• History of other intestinal conditions:  A personal history of such inflammatory diseases as Crohn’s disease or ulcerative colitis can also increase your risk for colorectal cancer.
  • Family history:  If colorectal cancer runs in your family, you are at greater risk yourself. This may be due to environmental or cultural factors in your family, or it may be hereditary in nature. One example of an inherited risk factor is called Familial adenomatous polyposis (FAP). This condition leads to the formation of hundreds of polyps in the lining of the colon and/or rectum, and it is likely that if you have FAP you will develop colon or rectal cancer by the age of 40.
  • Age:  Most cases of colorectal cancer, up to 90%, are found in folks over the age of 50.
  • Smoking:  Cigarette smokers face a much greater risk of dying from colorectal cancer than non-smokers. The risk may increase by as much as 30-40%.
  • Heavy drinking:  Alcohol abuse will also increase your risk of contracting colorectal cancer.

What Treatments Are Available for Colorectal Cancer?

The most typical allopathic treatments for colorectal cancer include surgery, chemotherapy, and radiation therapy. There are many surgical options, depending on the location and extent of the cancer. Sometimes a diseased part of the colon can be removed and the remaining healthy parts stitched back together. In other cases, a colostomy is needed. This is when an opening is made in the abdomen, and fecal matter is diverted into a bag that is worn by the patient and must be emptied manually.

Most of the surgeries are followed by chemotherapy, the use of drugs to kill any remaining cancer cells. The side effects of chemotherapy can be very significant and unpleasant, as well as dangerous.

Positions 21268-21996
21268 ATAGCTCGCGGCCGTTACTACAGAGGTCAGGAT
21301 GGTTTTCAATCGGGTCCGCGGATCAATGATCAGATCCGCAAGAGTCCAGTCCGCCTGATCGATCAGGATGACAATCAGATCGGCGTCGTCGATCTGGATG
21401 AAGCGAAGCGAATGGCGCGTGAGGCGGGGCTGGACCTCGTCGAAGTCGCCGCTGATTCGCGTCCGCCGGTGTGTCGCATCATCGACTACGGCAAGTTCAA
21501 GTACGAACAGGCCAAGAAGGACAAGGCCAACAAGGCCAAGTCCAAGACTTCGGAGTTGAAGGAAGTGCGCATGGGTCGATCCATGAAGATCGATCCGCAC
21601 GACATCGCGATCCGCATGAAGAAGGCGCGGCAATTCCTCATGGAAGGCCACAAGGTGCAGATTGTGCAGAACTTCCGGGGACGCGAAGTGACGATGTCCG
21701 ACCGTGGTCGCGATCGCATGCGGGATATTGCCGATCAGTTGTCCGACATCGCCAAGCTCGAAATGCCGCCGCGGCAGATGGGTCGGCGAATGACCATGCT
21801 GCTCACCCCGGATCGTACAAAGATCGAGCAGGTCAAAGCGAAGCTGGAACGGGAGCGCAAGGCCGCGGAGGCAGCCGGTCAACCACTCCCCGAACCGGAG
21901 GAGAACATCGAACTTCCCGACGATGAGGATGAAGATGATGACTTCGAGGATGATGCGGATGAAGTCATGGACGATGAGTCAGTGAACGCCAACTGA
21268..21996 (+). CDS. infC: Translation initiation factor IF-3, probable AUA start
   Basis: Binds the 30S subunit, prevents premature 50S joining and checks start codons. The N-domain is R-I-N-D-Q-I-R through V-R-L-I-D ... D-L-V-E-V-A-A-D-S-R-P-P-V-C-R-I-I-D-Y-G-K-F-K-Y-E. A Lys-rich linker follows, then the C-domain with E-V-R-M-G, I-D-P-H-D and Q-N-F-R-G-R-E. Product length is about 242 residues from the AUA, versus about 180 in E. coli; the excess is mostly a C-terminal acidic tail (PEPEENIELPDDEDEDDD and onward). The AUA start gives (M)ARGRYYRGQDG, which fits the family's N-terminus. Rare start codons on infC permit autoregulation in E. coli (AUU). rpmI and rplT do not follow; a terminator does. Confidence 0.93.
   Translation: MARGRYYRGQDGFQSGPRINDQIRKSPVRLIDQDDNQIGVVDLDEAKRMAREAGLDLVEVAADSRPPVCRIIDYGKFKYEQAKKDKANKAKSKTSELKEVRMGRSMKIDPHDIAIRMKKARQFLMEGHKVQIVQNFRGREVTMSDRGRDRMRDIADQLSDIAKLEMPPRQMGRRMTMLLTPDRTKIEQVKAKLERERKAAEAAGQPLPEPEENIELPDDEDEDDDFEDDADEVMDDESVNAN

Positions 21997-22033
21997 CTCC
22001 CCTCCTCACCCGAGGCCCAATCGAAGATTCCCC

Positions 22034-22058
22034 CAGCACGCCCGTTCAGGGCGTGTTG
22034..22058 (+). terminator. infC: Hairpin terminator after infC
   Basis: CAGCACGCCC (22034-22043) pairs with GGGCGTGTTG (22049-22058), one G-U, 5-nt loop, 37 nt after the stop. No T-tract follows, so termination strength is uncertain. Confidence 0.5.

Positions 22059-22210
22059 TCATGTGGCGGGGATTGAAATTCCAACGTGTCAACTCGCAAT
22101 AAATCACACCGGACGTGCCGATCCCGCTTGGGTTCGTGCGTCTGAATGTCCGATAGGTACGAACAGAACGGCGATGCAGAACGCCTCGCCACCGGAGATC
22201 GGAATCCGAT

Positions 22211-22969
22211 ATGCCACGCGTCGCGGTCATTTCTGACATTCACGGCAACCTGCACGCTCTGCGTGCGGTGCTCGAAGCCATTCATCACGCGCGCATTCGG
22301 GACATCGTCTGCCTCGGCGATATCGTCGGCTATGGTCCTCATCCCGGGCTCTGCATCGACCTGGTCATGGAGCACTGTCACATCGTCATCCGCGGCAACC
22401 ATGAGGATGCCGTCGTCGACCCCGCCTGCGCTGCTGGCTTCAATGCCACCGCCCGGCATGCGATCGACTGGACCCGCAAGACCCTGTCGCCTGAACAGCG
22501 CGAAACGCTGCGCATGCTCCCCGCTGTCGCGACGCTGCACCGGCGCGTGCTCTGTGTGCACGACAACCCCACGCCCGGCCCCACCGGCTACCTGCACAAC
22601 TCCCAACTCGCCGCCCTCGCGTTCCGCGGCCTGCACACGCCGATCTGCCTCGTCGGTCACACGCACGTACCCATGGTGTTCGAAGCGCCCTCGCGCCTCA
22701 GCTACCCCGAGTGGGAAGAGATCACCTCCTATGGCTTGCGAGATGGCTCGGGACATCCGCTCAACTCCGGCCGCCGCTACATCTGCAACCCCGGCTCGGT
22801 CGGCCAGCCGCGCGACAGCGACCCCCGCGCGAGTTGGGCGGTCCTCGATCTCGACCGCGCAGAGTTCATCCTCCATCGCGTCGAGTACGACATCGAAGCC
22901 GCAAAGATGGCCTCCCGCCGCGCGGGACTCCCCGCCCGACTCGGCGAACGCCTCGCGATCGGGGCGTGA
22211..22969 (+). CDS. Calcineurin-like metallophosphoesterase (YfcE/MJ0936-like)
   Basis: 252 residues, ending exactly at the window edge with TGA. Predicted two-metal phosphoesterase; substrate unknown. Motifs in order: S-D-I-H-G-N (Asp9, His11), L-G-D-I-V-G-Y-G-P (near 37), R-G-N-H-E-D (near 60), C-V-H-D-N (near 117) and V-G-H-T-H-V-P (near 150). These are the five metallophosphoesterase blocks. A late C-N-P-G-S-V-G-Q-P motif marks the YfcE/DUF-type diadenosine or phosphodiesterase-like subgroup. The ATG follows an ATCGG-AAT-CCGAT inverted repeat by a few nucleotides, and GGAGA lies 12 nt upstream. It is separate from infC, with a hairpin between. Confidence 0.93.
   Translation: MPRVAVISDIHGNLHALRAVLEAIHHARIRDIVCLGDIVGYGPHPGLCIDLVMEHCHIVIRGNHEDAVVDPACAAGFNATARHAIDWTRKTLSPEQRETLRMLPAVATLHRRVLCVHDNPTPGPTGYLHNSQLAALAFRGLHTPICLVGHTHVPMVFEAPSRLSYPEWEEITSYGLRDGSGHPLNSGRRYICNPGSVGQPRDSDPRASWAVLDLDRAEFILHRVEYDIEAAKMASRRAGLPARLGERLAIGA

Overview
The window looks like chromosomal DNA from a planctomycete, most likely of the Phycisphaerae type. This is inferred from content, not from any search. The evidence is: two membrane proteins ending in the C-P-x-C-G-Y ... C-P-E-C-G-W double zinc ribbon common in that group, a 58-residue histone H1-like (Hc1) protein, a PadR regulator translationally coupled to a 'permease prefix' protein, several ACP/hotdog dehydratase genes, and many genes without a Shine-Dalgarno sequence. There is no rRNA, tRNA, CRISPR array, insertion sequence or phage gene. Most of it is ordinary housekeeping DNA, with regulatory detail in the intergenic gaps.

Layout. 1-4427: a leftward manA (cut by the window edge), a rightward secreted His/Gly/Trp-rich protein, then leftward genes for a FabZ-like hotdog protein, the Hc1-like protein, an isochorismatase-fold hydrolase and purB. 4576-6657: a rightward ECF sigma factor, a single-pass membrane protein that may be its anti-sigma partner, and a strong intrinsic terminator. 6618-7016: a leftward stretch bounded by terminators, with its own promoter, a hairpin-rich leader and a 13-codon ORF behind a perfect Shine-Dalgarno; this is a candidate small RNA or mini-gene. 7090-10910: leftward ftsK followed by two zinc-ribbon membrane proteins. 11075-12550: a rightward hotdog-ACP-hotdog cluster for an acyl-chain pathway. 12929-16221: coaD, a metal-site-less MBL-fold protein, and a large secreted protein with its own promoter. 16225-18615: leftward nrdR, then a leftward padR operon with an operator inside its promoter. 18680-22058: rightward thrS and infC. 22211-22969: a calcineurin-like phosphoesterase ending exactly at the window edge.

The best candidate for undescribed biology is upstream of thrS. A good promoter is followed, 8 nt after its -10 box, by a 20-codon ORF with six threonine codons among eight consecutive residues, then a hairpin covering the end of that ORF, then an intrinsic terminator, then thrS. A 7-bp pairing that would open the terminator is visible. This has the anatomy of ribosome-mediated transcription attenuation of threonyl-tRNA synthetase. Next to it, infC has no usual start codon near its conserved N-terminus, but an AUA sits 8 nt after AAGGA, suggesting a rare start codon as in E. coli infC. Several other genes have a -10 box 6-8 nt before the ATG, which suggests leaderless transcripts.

Radiation therapy is the use of x-rays that are directed at cancerous tissues in order to stop the cancerous cells from dividing. One of the main drawbacks of radiation therapy, in addition to the unpleasant side effects, is that it also stunts the growth of healthy cells, and can thus limit the body’s natural attempts to heal itself.

Both chemotherapy and radiation are very hard on the immune system as well, which further complicates healing issues. If, after thoroughly researching the specifics of your situation, you choose to go with either of these therapies, there are many natural alternatives that can help support your body and protect against the negative effects of these treatments. Remember, decisions regarding your health and wellness are up to you, not your doctors.

It is much wiser to make dietary and lifestyle choices that prevent colorectal cancer in the first place. Change the way you eat and make sure you get enough physical activity to keep you well. Another recommendation is the use of a high-quality, natural oxygen-based colon cleanser that will rid your intestines of any accumulated fecal matter that has been clogging up your colon over the years. Keeping the colon clean and operating efficiently is the best thing any one can do to combat colorectal cancer.

I also suggest regular digital rectal exams and fecal occult blood tests to catch any colorectal cancer as early as possible. These should be performed annually or even more often if you are considered at high risk for colorectal cancer. This would include folks with conditions such as FAP, as well as those with a family or personal history of the disease.  Fecal occult blood tests are not totally definitive, as blood in the stool can occur from such things as hemorrhoids. But they can easily be self-administered at home, and are a tool that should be implemented in the fight against colorectal cancer.